03/03/2021 with Gabriela Muñoz and Makaye Lewis
Gabriela Muñoz (Latinx) and Makaye Lewis (Tohono O’odham) discuss the exhibition Indigenous Women: Border Matters. The exhibit features Indigenous women artists who address issues on both sides of the U.S. border, and who’s practices are guided by current issues of identity, self-determination, feminism, human rights and their impacts on the human experience. Opens on March 20, 2021.
Nativescape welcomes artists Gabriela Muñoz (Latinx) and Makaye Lewis (Tohono O’odham) who discuss the exhibition Indigenous Women: Border Matters at the Wheelwright Museum. The exhibition features Indigenous women artists who address issues on both sides of the U.S. border, and who’s practices are guided by current issues of identity, self-determination, feminism, human rights, and their impacts on the human experience.
Gabriela Muñoz's art practice is rooted in her experiences as a migrant living in Arizona, undocumented, for more than a decade. Living in the Southwest, her practice is concerned with movements of social justice and racial equality. Her installations, printed works, and collaborations function as a growing archive that documents the stories and histories of individuals from communities that are under-resourced and under-acknowledged. Her work champions women of color who build a place based counternarrative to mainstream culture that values power-sharing, peer-to-peer learning, and horizontal leadership models. Muñoz is a 2020-2021 NALAC Catalyst for Change Award recipient, a 2019-2020 Mellon-Fronteridades Creative Scholar at the University of Arizona’s Confluence Center and is a fellow of both the Intercultural Leadership Institute and the National Association of Latino Arts and Culture’s Leadership Institute, San Antonio, TX. Her work has been exhibited at the Scottsdale Museum of Contemporary Art, the University of Arizona Art Museum, Tucson, AZ, The Juniata College Museum of Art, Huntingdon, PA, the Mexican Consulate in Douglas, AZ and at the U.S. - Mexico Border fence. Muñoz holds a Master of Fine Arts in Printmaking from Arizona State University.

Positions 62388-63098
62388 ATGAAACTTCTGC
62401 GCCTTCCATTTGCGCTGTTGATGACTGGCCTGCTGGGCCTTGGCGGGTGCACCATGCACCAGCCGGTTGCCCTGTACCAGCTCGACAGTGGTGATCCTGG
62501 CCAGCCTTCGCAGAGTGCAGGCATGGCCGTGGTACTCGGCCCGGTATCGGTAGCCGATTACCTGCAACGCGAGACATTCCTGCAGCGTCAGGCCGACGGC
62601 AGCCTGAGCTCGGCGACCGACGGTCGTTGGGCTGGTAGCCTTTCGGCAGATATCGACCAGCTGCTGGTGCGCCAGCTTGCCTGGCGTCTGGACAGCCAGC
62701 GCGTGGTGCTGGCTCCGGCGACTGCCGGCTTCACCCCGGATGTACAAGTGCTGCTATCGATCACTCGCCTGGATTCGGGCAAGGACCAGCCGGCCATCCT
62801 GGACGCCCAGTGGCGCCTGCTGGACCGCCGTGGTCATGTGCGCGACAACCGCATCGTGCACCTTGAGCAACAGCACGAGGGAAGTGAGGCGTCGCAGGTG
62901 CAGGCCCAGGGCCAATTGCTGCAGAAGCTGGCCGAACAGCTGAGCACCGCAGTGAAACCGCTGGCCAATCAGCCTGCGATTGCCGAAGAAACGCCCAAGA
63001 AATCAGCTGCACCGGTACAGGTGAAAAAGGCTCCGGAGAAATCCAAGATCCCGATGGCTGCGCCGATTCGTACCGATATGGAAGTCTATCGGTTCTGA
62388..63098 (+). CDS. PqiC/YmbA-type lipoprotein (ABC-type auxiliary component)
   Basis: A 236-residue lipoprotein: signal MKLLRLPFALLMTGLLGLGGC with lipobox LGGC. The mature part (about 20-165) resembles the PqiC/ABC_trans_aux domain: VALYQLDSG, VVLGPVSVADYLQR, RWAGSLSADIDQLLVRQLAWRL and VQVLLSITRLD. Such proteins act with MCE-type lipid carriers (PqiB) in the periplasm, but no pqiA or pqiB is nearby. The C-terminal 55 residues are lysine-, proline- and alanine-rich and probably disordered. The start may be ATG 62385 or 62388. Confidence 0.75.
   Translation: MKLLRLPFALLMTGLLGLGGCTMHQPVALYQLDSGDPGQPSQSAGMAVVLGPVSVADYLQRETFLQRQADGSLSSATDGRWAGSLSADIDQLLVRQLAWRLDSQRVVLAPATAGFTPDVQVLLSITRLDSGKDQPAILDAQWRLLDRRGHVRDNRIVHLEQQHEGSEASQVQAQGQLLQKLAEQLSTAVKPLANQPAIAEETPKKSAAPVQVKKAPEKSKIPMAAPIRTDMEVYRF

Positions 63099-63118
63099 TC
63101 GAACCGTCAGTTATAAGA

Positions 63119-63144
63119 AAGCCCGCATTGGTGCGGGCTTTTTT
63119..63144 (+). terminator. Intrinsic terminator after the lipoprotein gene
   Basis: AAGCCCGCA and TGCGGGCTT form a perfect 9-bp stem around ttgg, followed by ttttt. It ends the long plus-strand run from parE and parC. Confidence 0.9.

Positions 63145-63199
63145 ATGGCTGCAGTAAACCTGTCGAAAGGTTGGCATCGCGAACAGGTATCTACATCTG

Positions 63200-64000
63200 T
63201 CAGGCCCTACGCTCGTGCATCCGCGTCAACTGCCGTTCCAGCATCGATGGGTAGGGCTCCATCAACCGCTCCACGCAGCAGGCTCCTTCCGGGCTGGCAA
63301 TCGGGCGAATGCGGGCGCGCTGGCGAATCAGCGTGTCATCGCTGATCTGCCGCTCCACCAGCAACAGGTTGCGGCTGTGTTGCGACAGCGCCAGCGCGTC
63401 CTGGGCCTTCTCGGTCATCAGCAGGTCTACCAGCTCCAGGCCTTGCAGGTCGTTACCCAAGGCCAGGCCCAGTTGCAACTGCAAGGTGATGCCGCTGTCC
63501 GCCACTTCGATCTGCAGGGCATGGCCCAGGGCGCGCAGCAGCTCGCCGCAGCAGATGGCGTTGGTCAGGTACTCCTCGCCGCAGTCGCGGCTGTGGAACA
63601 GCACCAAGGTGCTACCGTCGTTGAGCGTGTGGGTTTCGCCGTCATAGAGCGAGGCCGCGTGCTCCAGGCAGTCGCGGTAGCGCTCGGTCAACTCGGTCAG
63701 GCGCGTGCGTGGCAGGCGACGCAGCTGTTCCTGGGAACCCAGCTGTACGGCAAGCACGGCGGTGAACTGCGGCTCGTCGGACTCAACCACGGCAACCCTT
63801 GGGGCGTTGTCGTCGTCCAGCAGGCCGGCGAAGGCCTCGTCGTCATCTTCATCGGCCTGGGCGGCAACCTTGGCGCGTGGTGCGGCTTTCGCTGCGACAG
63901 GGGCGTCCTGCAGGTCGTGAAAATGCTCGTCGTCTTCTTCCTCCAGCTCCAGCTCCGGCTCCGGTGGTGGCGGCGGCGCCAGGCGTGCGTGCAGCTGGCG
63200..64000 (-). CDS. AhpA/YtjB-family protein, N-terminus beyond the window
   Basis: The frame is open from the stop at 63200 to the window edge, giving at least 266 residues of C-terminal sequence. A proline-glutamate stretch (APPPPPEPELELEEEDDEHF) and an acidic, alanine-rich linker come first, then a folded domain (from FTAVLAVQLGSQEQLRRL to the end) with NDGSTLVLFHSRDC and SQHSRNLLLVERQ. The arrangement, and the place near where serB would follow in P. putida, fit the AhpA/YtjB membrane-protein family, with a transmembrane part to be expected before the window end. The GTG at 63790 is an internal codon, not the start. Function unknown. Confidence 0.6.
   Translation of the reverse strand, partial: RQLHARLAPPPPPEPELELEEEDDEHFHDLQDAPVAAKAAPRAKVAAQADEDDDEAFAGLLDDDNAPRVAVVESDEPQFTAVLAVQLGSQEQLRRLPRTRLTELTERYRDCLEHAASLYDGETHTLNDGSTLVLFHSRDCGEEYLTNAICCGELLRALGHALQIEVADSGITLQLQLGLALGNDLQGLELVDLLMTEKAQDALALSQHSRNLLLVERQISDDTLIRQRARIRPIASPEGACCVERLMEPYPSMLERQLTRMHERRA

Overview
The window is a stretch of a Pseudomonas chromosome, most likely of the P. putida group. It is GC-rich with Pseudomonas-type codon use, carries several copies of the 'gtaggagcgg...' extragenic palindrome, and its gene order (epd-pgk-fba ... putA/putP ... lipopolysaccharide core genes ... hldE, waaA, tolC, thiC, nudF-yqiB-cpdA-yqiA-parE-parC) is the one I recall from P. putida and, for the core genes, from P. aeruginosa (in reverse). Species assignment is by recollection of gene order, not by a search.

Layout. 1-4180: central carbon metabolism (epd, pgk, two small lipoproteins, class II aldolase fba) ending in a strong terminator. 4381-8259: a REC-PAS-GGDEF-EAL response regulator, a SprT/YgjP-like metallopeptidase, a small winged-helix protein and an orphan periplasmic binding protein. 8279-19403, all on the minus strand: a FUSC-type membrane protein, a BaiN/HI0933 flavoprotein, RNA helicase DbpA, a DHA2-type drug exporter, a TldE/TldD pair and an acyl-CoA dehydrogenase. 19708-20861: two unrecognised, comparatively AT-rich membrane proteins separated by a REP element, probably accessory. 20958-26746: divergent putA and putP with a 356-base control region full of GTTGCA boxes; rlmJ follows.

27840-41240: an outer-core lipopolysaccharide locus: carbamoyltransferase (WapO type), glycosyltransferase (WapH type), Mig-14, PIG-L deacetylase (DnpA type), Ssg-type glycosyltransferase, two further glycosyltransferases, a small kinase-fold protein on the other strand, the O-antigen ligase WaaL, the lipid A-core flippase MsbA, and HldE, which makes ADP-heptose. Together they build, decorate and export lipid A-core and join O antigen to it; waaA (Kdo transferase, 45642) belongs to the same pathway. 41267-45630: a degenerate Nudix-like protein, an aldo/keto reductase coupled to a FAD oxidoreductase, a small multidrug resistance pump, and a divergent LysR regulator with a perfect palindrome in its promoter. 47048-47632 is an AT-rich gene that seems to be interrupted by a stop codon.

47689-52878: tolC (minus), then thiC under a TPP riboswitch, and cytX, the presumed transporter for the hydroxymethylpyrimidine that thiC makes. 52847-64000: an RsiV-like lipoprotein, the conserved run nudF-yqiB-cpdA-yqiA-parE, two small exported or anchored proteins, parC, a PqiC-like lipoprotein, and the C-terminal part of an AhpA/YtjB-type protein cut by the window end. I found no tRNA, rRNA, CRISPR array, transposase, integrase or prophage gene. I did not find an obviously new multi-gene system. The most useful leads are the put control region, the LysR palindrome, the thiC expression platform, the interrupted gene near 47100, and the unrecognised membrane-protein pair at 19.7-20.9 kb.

Makaye Lewis (Tohono O’odham) is a multi-disciplinary artist, born in 1996. Lewis comes from the small, secluded village of Ventana on the Tohono O’odham Nation in Arizona. Her hometown has a current population of forty-nine and is located sixty miles from the Mexican border. Lewis says that she is informed by her Tohono O’odham heritage and people; her artwork is an extension of both environmental influences and cultural narratives. “My practice is a product of my exploration of creative processes and observational studies.” She received her Associate of Fine Arts at Tohono O’odham Community College in 2017 and went on to receive her Bachelor of Fine Arts at the Institute of American Indian Arts in Santa Fe, NM in 2020. Lewis is a recipient of the Walt Disney Company Scholarship. Her work has been highlighted in the following Institute of American Indian Arts exhibitions: Visitors and Intruders, and Thirteen in 2019, Small Mediums At Large and Día de Los Muertos: More than Sugar Skulls in 2018, and Art Rush in 2017.